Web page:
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Anomalous scaling law of strength and toughness of cellulose nanopaper, Zhu, et al., Li, PNAS, 2015

Novelty/impact/significance:

A cellulose-based nanopaper that shows a scaling law of a simultaneous, substantial increase of strength and toughness as the cellulose fiber sizes decrease from 27 µm to 11 nm is developed. The mechanism includes the reduced intrinsic defect size and, more importantly, the repeated (re)forming of hydrogen bonding, a design/optimization strategy applicable to wide materials systems.

Scientific question:

Looking for a general mechanism to address the conflict between strength and toughness for advanced materials design.

Key of how:

The reduced intrinsic defect size (through an analytical model) and the repeated break and formation of hydrogen bonds among cellulose molecular chains (by atomistic and fiber-scale simulations) are the key of the scaling law.

Fiber diameter decrease → surface area (per unit volume) increase, the contact area between neighboring fibrils and thus effective region of hydrogen bonding increase → degree/quantity of effective hydrogen bond breaking and reforming for toughening increase.

Major points (useful info):

1. The conflict of strength and toughness exists in almost all engineering materials, since the origin of strength lies in the strong bonding between atoms and thus a high difficulty to deform, which, however, is the key for toughness.

2. Toughening mechanisms can be intrinsic (ahead of the crack, plasticity) and extrinsic (reduce crack driving force, crack deflection, bridging). But simultaneously attaining strength and toughness via a general and feasible mechanism is rare.

3. Through fabricating a cellulose nanopaper with varying fiber diameter and associated experimental and theoretical studies, a new scaling law (smaller for stronger and tougher) suggesting bottom-up design and wide applicability is developed.

Cellulose (in fibrous form) is most abundant and has high mechanical properties, which are due to the rich hydrogen bondings.

4. Cellulose nanopapers (CNP) with different fiber diameters (27 µm, 28, 20, 11 nm) and random entanglement are made from wood-derived cellulose fibers. Tensile tests show that CNP with 11 nm fiber show substantially higher strength and toughness than CNP with 27 µm fiber. (It seems that the toughness increase from 0.13 to 11.68 MJ/m3 is less than 130 times).

Building a continuum mechanistic model of a cellulose fiber with preexisting defect reveals that the strength is inversely proportional to the square root of fiber diameter, and the higher strength is due to the reduced intrinsic defect size with fiber diameter decrease.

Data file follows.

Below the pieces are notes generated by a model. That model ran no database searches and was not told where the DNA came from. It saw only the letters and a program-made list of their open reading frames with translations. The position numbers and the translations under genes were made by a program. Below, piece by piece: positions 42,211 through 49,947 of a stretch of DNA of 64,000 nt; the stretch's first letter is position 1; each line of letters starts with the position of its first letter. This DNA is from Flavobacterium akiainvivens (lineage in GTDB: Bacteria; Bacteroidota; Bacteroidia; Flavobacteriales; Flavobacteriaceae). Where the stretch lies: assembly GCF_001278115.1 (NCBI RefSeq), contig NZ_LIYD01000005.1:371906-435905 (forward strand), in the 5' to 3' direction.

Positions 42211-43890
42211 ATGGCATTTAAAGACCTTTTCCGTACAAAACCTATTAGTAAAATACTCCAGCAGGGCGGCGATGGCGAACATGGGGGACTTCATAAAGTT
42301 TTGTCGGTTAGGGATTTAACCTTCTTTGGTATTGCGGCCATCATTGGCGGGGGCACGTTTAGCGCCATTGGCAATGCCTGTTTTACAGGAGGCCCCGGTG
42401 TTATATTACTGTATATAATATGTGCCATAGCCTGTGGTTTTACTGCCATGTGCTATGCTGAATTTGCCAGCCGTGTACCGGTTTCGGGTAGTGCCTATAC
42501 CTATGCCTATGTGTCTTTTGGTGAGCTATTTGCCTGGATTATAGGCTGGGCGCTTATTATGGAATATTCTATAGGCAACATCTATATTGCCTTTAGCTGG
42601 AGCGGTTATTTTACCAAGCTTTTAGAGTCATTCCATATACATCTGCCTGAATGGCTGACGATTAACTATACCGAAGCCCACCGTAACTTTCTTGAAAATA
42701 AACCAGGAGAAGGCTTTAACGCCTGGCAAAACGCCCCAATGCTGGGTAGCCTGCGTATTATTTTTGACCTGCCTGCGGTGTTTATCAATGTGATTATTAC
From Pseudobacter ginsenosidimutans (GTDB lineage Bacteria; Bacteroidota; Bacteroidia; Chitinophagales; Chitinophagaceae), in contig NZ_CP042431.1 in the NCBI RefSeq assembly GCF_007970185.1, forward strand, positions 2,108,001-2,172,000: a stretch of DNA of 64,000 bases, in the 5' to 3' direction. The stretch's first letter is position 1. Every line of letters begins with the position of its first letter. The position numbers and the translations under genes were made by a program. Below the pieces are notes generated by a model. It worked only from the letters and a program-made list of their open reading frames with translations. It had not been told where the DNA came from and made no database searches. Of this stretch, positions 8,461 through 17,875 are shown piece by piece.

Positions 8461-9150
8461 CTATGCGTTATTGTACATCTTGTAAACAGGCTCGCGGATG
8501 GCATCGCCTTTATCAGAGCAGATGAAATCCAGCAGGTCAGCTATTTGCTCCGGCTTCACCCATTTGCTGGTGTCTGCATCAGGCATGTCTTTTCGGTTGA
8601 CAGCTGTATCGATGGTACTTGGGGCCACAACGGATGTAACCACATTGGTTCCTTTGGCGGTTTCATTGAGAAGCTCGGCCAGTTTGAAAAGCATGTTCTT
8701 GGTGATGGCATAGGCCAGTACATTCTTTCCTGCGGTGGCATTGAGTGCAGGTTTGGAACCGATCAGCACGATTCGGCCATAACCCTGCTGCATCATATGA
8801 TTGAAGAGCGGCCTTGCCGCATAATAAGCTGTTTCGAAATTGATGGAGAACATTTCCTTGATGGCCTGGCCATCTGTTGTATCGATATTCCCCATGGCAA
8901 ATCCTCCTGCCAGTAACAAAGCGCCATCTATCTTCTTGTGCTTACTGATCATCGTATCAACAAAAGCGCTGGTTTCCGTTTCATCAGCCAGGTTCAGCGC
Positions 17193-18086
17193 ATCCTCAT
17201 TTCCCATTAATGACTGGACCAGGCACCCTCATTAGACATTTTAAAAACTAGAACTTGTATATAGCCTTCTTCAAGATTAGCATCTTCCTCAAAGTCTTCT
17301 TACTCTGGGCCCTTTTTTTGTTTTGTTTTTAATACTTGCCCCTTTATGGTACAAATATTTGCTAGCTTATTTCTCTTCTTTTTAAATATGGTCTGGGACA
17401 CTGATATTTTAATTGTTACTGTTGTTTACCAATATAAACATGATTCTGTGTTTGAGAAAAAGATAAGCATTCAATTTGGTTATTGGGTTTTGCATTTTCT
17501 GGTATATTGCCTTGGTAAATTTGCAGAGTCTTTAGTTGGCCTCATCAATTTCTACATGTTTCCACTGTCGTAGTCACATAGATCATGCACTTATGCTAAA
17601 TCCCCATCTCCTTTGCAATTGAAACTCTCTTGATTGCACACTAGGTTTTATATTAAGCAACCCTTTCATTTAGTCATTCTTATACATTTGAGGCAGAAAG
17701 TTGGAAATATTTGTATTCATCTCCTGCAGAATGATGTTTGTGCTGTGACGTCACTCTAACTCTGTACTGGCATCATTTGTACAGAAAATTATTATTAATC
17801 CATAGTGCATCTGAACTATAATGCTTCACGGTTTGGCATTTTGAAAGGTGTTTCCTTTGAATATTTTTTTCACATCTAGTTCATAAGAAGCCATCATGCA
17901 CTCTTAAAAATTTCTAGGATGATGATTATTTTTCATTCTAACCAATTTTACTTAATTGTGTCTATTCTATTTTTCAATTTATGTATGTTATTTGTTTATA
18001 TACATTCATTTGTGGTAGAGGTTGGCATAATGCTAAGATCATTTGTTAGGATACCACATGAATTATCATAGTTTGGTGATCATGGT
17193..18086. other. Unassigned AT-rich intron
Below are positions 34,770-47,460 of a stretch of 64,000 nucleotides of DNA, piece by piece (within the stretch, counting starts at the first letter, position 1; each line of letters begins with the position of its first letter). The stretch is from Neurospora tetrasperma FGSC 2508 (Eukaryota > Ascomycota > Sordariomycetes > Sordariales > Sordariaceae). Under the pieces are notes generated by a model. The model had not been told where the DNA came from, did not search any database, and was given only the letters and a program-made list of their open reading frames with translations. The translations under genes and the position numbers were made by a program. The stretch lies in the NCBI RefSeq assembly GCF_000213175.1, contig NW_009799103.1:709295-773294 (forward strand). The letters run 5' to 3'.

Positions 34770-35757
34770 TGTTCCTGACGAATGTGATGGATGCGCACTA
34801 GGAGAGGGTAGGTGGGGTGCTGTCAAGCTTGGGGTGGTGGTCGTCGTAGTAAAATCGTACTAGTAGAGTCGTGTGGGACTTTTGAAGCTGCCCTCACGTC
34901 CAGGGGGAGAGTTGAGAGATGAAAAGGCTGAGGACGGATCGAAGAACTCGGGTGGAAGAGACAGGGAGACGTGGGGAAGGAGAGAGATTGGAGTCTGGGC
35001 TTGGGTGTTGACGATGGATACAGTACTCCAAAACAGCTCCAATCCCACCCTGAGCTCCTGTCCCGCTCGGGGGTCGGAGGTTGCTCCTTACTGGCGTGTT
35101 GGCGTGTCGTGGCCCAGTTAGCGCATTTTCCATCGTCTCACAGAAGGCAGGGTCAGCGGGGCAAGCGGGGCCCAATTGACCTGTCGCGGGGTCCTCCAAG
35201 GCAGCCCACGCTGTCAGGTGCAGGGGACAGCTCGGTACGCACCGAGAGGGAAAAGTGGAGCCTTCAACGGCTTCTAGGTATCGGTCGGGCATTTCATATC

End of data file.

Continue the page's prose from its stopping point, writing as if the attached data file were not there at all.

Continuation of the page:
5. Control groups of carbon nanotube (CNT) films (CNT diameter 11 nm) show much lower strength and toughness compared with CNP. (It might be good to including how to appropriately determine the cross sections, and thus the strength, modulus and toughness, of the porous, cellulose nanopapers (if I did not miss any information), as these are important to exclude the uncertain effects of porosity.)

6. It is proposed that the simultaneous increase of toughness with strength of CNP is due to the increase in hydrogen bonding interactions between cellulose fibrils with diameter decrease. Cellulose molecules slide while breaking and reforming of hydrogen bonds occur, which dissipates a large amount of energy and increases toughness. The CNT films do not have such mechanism as CNTs only have weaker van der Waals forces.

7. Atomistic at the molecular level confirms this mechanism: the potential energy v.s. the pulling-out displacement shows a zigzag fluctuation profile corresponding to the cycles of hydrogen bond stretching, breaking, and reforming during loading. Structural observations also corroborate this.

Molecular dynamics simulations at the fiber-level (bundles of molecules/tubes) of CNP and CNT films further confirm the mechanism, by examining the parallel and perpendicular slidings. Cellulose fibers show that zigzag fluctuation of potential energy matches well with hydrogen bonding energy (dominant effect). Perpendicular sliding show higher total potential energies which is due to severe bending of bottom cellulose fiber.

The smaller fibril diameter, the more contact area between fibrils for hydrogen bonding, and thus the higher degree of hydrogen bond breaking and reforming for toughening and strengthening.

 

The atomistic and fiber-level simulations are very beautiful and clear, explaining the fundamentals well.

It would be no easy to execute the scaling law, since making nanomaterials with precise control in dimension and quality and enabling the mechanism of hydrogen bonding at molecular origin is mostly beyond the existing know-how of current engineering techniques. But the near future with better instrument to implement the mechanism demonstrated by this work is exciting.

The writing is clear, the finding is novel and significant, and the analysis is comprehensive and convincing, all demonstrating the feature of high-quality research: it looks simple, interesting & impressive, despite the not-simple process of working out the new idea.

Here is the fulltext: https://www.pnas.org/content/112/29/8971#ref-37

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